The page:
Saturday, May 23, 2009

The New SOHO

SOHO Art Materials moved locations in March to a bigger and better space. "Fancy!" is what our faithful customers say when they walk in through the new glass doors, but we all know this store remains humble and friendly. The biggest focus, unlike the other art stores in the city, are our customers.
The move has allowed SOHO to expand some of the paint and brush lines. In the main floor one can find our signature lines of paint such as Old Holland, Williamsburg, Graham, Gamblin and Holbein, as well as paper pads, brushes, accessories, cotton duck and linen by the yard.
One of the new additions to our stock is Blockx Oil Colors, a magnificent line of pigments ground in poppy oil. Blockx is known to be one of the best oil colors in the market, a great new choice for our demanding and talented friends and customers.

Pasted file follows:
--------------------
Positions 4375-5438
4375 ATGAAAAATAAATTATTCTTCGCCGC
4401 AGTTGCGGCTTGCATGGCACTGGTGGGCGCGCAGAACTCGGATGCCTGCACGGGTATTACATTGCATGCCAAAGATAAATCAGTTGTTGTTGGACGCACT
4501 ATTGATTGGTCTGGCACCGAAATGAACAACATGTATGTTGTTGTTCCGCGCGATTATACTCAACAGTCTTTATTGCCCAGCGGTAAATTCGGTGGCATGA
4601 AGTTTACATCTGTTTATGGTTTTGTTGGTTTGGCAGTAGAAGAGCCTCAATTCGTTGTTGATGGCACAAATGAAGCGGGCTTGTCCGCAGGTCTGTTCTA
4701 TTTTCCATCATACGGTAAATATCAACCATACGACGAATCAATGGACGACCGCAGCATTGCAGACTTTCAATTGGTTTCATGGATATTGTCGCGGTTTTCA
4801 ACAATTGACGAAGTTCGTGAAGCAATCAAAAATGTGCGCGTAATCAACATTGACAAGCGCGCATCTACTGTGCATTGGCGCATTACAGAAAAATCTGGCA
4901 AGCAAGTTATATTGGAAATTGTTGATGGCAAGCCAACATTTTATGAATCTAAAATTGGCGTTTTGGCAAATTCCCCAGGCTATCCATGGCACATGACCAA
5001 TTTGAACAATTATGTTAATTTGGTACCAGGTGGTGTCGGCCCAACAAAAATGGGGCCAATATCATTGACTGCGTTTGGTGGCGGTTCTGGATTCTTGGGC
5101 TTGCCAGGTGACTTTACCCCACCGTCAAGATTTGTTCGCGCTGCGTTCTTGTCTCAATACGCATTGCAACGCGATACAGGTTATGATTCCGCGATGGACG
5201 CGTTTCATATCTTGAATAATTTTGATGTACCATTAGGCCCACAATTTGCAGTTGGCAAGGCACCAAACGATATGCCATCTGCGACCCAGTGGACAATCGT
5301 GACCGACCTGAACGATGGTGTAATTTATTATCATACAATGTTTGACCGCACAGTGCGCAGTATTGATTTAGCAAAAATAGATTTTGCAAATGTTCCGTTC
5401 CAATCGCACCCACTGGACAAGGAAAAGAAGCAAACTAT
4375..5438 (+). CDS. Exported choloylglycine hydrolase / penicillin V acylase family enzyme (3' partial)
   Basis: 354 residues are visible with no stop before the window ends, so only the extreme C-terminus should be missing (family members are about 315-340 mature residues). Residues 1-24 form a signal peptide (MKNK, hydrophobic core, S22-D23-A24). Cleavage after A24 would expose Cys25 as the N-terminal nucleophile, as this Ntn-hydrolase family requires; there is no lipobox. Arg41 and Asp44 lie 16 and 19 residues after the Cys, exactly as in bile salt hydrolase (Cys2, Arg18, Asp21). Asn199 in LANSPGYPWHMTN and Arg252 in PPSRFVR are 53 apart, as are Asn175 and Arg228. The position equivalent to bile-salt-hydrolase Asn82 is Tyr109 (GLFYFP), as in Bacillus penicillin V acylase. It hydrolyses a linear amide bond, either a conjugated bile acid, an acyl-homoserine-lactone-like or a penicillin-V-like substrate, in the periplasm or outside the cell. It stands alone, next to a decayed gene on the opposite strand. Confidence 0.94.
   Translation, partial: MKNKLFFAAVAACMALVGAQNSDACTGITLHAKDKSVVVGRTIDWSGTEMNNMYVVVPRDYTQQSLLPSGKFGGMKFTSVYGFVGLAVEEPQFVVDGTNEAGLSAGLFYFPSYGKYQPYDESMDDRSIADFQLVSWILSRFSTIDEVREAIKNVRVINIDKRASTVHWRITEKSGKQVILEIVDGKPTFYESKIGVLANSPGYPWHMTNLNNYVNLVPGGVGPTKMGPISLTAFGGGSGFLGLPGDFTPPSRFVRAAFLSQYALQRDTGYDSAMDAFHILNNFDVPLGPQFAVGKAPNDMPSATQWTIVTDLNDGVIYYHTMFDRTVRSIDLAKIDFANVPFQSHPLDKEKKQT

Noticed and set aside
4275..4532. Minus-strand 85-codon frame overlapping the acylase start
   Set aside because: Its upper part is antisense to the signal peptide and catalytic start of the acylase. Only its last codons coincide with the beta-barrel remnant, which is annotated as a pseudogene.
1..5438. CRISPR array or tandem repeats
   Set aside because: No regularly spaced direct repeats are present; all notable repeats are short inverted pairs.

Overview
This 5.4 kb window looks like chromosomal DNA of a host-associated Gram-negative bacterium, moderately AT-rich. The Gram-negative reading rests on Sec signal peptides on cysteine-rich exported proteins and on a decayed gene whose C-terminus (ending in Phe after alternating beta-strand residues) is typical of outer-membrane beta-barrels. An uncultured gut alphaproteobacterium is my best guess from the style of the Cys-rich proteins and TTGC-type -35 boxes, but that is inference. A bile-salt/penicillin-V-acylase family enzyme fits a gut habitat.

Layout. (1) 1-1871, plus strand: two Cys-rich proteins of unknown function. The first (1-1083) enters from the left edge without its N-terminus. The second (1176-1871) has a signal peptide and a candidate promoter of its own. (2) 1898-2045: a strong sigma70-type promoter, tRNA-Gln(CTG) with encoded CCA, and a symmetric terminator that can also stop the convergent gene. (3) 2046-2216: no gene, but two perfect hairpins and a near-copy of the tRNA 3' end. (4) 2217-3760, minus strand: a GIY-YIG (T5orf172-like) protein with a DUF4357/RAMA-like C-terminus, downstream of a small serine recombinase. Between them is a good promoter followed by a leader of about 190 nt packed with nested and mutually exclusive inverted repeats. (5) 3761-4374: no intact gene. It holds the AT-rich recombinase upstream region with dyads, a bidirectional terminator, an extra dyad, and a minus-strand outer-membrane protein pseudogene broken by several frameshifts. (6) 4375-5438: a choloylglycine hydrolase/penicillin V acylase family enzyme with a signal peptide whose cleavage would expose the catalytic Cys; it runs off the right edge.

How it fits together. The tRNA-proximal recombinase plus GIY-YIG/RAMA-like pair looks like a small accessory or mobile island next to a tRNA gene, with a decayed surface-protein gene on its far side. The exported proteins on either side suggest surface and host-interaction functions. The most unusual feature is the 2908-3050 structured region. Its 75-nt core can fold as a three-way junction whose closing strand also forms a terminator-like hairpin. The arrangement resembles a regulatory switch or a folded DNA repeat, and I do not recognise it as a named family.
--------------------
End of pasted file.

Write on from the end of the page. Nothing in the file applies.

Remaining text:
SOHO is also one of the first art supply stores in the north east to introduce Daniel Smith paints. This company has developed a great following over the years through catalog and online ordering. Daniel Smith offers a focused oil color palette from their extensive line.
We do carry the full line of Daniel Smith water color, the main reason why Daniel Smith is loved by it's loyal followers. Part of the success of this line is the inclusion of historic pigments such as genuine Lapis Lazuli.
Williamsburg oil paint company has also made available to us a range of limited colors at a discounted price.
Our framing department has also expanded, offering a wide range of simple to very ornate frames for prints and canvas. The best thing is that our cost is lower than other framing houses in the city. We have brought in five new lines of brushes, four of them by Silver Brush, and the last one, Plein Air Bristle Brushes, by Da Vinci.
Towards the back of the store we have been able to create an acrylic zone, where Golden, SOHO, and Graham acrylics may be found. We have also introduced a new line of matte acrylics by Holbein, and the response to this paint has been positive.
Panels, Tri-Mar Stretcher bars, and stretched canvas remains at the heart of our service to the artistic community, and with the lower level of our store we are able to expand sizes and shapes. Premade or custom made, we have it.